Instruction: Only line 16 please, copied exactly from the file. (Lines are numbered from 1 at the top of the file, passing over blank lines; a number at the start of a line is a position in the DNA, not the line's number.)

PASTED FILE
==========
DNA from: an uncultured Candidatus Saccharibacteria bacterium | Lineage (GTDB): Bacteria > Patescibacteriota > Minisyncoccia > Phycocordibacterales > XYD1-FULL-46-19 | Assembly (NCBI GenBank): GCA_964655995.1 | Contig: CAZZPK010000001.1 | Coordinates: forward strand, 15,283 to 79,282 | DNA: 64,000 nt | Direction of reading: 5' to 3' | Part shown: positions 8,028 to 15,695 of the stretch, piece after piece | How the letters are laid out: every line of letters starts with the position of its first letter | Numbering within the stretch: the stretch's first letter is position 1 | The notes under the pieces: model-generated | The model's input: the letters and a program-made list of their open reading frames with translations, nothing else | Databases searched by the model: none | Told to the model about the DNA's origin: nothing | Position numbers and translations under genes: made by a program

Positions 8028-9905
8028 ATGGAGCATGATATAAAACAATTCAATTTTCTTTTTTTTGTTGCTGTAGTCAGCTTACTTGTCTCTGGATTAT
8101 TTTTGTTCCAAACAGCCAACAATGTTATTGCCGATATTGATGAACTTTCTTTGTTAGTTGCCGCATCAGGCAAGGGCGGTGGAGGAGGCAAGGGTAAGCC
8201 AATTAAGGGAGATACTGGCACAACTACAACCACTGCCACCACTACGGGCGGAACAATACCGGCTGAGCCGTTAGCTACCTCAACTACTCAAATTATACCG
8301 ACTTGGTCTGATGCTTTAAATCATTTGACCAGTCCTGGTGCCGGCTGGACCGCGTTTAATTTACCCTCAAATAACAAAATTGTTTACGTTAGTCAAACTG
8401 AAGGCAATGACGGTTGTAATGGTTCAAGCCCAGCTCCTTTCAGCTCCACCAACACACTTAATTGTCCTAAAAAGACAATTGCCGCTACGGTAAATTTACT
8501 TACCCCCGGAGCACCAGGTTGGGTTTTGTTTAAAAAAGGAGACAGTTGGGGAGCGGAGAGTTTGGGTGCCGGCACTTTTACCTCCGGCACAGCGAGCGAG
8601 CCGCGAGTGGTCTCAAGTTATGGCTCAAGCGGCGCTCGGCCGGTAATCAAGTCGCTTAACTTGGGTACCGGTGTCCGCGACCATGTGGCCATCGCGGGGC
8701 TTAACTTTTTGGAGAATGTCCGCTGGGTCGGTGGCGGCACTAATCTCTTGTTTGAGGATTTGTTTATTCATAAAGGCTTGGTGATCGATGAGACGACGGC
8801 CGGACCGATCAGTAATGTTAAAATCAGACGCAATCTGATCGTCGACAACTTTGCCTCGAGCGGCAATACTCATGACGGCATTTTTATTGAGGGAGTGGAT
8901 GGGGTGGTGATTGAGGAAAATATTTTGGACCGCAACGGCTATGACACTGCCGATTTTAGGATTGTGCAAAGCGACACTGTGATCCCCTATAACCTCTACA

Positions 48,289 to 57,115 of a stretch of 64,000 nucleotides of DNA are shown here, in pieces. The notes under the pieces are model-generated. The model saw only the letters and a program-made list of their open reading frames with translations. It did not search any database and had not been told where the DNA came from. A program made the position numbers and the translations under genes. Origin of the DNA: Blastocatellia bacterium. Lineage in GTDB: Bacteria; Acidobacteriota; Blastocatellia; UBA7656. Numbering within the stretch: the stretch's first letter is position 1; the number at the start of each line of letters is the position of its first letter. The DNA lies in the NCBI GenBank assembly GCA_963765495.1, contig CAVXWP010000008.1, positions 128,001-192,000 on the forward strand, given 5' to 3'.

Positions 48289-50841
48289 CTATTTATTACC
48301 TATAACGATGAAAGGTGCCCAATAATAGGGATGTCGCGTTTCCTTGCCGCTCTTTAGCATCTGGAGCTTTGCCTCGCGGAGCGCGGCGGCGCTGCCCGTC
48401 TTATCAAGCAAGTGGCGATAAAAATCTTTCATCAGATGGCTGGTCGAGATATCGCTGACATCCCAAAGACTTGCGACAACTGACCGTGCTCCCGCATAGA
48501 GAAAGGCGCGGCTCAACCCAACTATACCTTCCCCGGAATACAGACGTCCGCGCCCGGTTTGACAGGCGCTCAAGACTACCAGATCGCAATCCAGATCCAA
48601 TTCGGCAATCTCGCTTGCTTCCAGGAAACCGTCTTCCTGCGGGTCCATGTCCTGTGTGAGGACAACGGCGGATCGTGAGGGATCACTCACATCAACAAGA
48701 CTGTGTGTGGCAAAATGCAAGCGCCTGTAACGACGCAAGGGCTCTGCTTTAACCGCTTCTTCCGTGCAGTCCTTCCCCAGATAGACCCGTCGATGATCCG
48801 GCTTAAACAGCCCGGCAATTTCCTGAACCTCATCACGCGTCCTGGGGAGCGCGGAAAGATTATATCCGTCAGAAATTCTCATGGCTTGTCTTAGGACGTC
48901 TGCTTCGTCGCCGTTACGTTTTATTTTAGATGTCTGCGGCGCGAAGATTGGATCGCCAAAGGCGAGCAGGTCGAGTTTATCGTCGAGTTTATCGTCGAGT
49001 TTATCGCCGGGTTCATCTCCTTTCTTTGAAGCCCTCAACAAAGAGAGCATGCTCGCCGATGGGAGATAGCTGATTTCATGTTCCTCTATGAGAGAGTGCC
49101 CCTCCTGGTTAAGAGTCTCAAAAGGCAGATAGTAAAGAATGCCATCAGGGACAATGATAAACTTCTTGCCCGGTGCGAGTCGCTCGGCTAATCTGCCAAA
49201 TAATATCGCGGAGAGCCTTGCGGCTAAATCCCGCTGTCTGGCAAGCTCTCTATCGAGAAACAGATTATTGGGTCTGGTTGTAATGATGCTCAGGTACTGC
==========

48301 TATAACGATGAAAGGTGCCCAATAATAGGGATGTCGCGTTTCCTTGCCGCTCTTTAGCATCTGGAGCTTTGCCTCGCGGAGCGCGGCGGCGCTGCCCGTC